RAW deliberately enfeebled the JIC. I quote here some observations of a former director of RAW in a national daily: I agree that the JIC is lightweight and moves tardily. Whether its chairman comes on transfer from the NDMC, the Army or the police in its present form it is an unwanted redundancy. The services, the Foreign Ministry or the Home Ministry have to get on with the job. So they make their own quick assessments of intelligence, which reaches them directly, and go into action. Meanwhile the JIC debates the placement of a comma on the most noncommittal phraseology suitable for its assessment. If the customer waits for the JICs assessment, his house would have burned down.
On the coordination of civil and military intelligence agencies a vital requirement we have had committees in the past making suitable recommendations. Mr B.G. Deshmukh, a former Cabinet Secretary and Principal Secretary to the Prime Minister, has recorded in a national daily on April 26, 1993 that: As there is little coordination among intelligence agencies, there is often duplication of work and consequent wastage of resources. Efforts to evolve a coordination mechanism have not succeeded in the past but its need cannot be over-emphasised.
I would also like to quote here the views of one of our divisional commanders in Sri Lanka during the IPKF operations a decade ago. Says Lt Gen S.C. Sardeshpande: We heard little from the representatives of RAW. Perhaps RAW saw us as not quite ripe to deserve sharing their findings. As events forced themselves from mid-1989 onwards, we differed with their assessment, sometimes radically, as our faculties remained glued to the ground-wave. They seemed to permit themselves the luxury of over-enthusiasm, over-optimism and the virtue of meeting other demands and compulsions better known to them. Our pulse of the people proved right in the end. Intelligence inputs from agencies depend predominantly on their perceptions as well as insight and the milieu in which they operate. Contributions from RAW, IB and the Indian High Commission were limited and seldom helped us.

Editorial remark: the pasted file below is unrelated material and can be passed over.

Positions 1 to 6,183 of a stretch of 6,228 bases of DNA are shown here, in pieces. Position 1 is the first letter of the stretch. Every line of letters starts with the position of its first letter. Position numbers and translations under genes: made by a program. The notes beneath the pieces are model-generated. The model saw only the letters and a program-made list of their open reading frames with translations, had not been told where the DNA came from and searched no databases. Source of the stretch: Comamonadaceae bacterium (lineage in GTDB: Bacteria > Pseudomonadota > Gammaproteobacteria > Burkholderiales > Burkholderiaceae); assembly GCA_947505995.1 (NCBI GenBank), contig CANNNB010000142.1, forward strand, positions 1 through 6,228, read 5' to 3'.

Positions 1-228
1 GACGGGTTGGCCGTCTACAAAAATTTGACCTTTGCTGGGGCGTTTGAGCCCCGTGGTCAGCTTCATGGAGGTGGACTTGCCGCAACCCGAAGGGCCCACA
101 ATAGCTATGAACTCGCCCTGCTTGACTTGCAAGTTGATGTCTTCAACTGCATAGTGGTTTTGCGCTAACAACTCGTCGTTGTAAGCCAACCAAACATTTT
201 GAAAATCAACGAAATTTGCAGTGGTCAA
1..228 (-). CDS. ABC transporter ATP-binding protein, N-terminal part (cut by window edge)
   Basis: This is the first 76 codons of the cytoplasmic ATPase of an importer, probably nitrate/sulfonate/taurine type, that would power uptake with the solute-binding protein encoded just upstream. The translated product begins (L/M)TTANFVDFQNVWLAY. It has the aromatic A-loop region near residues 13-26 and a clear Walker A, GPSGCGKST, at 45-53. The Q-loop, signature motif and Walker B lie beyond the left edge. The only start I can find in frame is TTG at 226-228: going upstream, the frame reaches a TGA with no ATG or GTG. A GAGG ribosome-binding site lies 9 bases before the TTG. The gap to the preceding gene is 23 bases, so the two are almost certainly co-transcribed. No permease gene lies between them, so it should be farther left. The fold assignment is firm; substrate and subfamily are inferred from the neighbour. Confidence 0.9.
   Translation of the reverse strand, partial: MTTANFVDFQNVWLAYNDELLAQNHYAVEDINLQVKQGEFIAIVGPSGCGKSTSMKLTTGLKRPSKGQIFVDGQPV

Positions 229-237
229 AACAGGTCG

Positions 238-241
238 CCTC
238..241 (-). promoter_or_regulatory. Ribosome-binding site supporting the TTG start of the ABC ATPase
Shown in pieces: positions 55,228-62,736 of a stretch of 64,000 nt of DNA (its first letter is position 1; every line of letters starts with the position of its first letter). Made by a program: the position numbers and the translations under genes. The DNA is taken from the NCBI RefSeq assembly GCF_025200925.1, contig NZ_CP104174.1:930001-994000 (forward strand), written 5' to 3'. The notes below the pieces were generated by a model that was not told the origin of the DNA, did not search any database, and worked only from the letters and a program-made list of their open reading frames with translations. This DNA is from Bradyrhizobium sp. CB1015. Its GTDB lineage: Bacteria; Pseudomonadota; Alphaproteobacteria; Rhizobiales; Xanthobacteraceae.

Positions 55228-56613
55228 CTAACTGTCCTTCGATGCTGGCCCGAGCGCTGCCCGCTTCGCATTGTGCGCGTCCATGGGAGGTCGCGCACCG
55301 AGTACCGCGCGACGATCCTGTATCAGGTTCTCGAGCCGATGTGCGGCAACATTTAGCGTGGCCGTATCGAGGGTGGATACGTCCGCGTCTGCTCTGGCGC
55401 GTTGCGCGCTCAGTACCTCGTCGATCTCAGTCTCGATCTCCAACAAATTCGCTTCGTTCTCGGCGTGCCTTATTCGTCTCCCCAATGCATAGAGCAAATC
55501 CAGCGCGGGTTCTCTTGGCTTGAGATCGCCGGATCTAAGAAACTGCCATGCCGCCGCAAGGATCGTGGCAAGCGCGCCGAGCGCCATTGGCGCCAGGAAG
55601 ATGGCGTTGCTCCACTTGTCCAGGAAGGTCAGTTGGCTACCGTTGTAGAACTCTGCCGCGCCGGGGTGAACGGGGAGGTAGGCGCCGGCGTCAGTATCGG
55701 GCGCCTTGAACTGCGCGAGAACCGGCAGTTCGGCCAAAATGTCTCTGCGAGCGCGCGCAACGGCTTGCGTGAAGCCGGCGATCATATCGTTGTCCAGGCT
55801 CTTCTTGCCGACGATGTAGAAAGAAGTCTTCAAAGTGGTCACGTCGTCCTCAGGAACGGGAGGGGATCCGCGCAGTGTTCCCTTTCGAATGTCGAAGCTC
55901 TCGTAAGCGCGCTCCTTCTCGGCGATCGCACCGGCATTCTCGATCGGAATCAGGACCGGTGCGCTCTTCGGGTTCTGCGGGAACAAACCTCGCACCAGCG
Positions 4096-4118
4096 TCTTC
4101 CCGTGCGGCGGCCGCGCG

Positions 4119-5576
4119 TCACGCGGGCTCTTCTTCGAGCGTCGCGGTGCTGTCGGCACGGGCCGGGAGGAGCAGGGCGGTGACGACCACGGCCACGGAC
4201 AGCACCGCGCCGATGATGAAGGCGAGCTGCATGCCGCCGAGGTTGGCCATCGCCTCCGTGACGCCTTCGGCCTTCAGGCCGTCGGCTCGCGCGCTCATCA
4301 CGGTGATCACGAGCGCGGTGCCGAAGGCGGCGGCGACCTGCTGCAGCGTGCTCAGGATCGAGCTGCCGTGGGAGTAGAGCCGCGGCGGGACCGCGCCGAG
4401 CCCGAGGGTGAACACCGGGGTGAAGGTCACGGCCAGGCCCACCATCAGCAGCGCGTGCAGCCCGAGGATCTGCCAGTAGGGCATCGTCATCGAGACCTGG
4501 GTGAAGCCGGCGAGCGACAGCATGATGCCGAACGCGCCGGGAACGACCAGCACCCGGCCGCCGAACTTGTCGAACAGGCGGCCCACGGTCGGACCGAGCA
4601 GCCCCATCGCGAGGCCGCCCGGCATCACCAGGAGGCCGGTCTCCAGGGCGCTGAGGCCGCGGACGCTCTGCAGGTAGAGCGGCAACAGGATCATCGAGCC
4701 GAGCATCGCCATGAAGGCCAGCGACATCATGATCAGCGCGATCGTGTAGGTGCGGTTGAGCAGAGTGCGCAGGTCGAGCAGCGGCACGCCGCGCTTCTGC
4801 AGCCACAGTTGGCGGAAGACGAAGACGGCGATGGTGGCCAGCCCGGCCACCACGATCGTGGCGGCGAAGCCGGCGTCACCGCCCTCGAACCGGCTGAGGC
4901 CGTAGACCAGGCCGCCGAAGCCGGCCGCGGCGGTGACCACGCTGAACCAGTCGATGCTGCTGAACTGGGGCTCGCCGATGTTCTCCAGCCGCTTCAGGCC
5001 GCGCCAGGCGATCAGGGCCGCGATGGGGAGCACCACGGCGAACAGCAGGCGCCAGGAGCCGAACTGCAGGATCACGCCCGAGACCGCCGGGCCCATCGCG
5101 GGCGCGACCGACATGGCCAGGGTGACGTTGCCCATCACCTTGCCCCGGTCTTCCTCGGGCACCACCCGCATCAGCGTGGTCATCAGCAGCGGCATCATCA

On integrational weakness the divisional commander has recorded: Despite four decades of independence, three decades of insurgency, five wars and a continuum of a series of security crises, integration of intelligence agencies, their optimum exploitation, harmonious functioning and complementarity have still remained a far cry, instead of making them a war cry.
A watchdog for our intelligence agencies is imperative if the Steering Committee is dysfunctional. We also have to ensure that no intelligence agency becomes alarmingly powerful and here I quote Mr Jaswant Singh, the present Minister of External Affairs. This is what he said in a national daily on December 30, 1994: The Intelligence Bureau has over the years acquired the unsavoury image of being an extension of the political interests of the ruling party as a specialist in surveillance over the Opposition....
And lastly, the saddest
occurrences have been the death on duty of so many of our
brave armed forces personnel who have offered the supreme
sacrifice so cheerfully and willingly. To quote the
famous words: They shall grow not old as we that
are left grow old. Age shall not weary them, not the
years condemn. At the going down of the sun and in the
morning, we will remember them.
savageness at its worst
THERE are few stories that more horrifyingly illustrate the savageness and extreme incompetence of the Indian police than that of Iqbal Ismael Haspatel and his family. The facts are so bizarre as to be almost incredible. Even when you hear it from the victims, as I did last week in their remote Maharashtrian village, it seems impossible that policemen who tortured, sexually humiliated and violated an entire family simply because they could not tell the difference between a bobbin and a rocket launcher can remain unpunished seven years after the incident. This despite the fact that the National Human Rights Commission recently ordered the Maharashtra Government to pay Rs 5 lakh to the Haspatel family as compensation for their suffering. The judgement came in January and there is no sign of the money yet either.